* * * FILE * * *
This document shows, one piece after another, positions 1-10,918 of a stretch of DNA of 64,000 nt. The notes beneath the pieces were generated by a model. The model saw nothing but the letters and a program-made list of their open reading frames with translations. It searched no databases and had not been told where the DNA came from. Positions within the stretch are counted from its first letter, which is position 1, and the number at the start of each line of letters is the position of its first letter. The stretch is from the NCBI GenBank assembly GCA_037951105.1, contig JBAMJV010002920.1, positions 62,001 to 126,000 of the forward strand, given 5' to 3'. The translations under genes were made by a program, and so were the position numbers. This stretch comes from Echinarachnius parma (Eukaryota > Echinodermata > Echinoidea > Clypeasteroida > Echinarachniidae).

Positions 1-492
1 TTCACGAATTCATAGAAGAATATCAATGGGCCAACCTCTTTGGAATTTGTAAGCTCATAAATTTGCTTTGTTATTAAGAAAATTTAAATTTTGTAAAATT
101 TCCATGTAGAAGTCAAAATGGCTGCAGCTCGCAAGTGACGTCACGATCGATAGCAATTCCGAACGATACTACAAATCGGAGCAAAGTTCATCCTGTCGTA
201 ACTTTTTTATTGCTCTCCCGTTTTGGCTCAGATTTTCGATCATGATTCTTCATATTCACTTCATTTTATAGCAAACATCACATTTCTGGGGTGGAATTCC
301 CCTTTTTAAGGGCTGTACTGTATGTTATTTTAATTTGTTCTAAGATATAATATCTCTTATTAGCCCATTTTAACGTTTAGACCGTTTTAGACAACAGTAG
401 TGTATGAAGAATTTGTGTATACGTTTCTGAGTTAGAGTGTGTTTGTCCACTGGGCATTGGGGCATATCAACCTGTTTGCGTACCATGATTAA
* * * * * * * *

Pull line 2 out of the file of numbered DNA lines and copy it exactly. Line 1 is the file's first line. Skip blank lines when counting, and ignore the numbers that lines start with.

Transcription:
Positions 1-492